Lake Tanganyika provides an excellent opportunity for understanding tectonic and climatic influences on sedimentation in a rift lake. Each tectonic setting within rift half-graben basins generates a predictable range of lithofacies architectures.
Escarpment-margin (boundary-fault) drainages are small and steep, producing small fan deltas and thick, although not broad, sublacustrine fan complexes. Most water and sediment derived from escarpments is diverted away from the rift basin, although it may reenter along an adjacent half-graben basin margin.
Drainages crossing hinge ramps or platforms are larger and well integrated. Deltaic sands on these platforms may form sheets or be channelized into older alluvial valleys. Delta positions are poorly constrained by structure, and portions of the platforms may be clastic-sediment bypassed.
Fault-bounded interbasinal ridges, termed accommodation zones, are clastic-sediment starved. They are predominantly areas of pelagic sedimentation but may become areas of littoral carbonate accumulation at appropriate lake levels.
Rift-axial streams drain moderately large areas under very low gradients. Their deltaic positions are highly constrained by rift structure, providing for abundant clastic-sediment supply across the axis. A predominance of interflows and underflows generates strong density currents across most lake margins.
Asymmetry in lithology and strata thickness is the result of lake-level fluctuations interacting with varying rates of sediment accumulation, much of which is structurally influenced. Differences in sequence geometry have implications not only for interpreting ancient rift-lake deposits but also for deposition of economically viable reservoir facies and their juxtaposition with source rocks and caprocks. Several environments deserve more attention as exploration analogs than they have previously received. Platform and axial-margin sand bodies (clastic and carbonate), accommodation-zone carbonates, and turbidites or contourites derived from platform or axial sources all have considerable potential as reservoir facies.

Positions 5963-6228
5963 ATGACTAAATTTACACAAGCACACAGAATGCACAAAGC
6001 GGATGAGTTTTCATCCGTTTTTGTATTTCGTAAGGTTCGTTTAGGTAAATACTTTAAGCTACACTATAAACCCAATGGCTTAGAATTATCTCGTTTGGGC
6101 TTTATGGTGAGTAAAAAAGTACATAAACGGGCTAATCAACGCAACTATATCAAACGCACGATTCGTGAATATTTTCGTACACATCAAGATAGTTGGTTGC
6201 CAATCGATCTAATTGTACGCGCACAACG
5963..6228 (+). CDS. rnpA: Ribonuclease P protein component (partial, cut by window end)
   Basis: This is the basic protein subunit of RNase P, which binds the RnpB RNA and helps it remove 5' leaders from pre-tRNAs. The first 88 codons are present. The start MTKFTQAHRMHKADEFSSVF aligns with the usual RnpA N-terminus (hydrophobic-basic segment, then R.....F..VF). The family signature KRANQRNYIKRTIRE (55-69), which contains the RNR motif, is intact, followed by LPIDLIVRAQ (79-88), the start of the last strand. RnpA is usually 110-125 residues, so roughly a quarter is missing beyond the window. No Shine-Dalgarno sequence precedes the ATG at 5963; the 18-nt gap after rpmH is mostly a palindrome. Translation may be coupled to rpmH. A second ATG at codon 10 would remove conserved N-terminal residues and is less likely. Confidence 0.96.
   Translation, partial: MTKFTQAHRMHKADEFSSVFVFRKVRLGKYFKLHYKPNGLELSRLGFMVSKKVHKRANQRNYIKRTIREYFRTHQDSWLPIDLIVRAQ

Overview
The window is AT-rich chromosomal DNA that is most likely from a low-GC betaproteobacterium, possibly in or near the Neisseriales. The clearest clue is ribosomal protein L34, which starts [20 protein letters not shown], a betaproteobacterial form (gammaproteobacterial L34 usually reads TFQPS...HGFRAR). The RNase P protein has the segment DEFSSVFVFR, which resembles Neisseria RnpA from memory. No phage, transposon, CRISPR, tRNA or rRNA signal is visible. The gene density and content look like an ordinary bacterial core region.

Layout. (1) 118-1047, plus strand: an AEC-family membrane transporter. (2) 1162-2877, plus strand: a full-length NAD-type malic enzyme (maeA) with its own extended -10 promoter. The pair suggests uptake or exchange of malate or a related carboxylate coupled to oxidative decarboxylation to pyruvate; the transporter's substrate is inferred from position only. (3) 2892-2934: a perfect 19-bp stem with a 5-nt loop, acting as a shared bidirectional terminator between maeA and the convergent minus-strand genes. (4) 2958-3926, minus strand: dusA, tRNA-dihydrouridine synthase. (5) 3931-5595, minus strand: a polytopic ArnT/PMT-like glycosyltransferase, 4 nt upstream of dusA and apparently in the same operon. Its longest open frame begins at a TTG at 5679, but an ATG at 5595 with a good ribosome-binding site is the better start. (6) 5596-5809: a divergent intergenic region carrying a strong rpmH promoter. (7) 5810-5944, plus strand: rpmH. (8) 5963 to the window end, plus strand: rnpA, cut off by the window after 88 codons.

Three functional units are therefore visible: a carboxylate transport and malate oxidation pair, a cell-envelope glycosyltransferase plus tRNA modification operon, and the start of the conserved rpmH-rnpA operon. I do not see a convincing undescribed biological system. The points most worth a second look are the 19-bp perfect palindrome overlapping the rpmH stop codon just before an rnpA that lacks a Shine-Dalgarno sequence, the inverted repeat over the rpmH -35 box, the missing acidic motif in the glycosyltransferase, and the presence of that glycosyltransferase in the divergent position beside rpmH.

Figures & Tables
Lacustrine Basin Exploration: Case Studies and Modern Analogs
Lacustrine environments are a major contributor of petroleum source rocks. Lacustrine source rock prediction is, however, influenced by numerous, complex variables governing lake sedimentation. Current predictive capability can be improved by attempting to map essential climatic variables to limit in space and time the area of lacustrine source rock exploration. Climatic characteristics that govern lake occurrence and the potential for stratification have been investigated with a General Circulation Model of the atmosphere for the present and for the mid-Cretaceous. In this analysis, the distribution of areas with a positive water balance first is used as an indicator of the distribution of areas conducive to lake formation. Second, the distribution of areas that experience large annual climatic variations is used as an indicator of the distribution of lakes that are less likely to be stratified and, hence, less likely to be sites of high organic-carbon preservation. Four factors used to define large climatic variations include (1) seasonal temperature cycle in excess of 40°C; (2) seasonal temperature extreme of less than 4C°; (3) average seasonal differences in precipitation minus evaporation balance in excess of 5 mm/ day; and (4) distribution of mid-latitude winter storms. Evidence is presented to support the capability of climate models that add insight into lacustrine source rock prediction by simulating geographic regions conducive to lake development and to stratification and organic-carbon preservation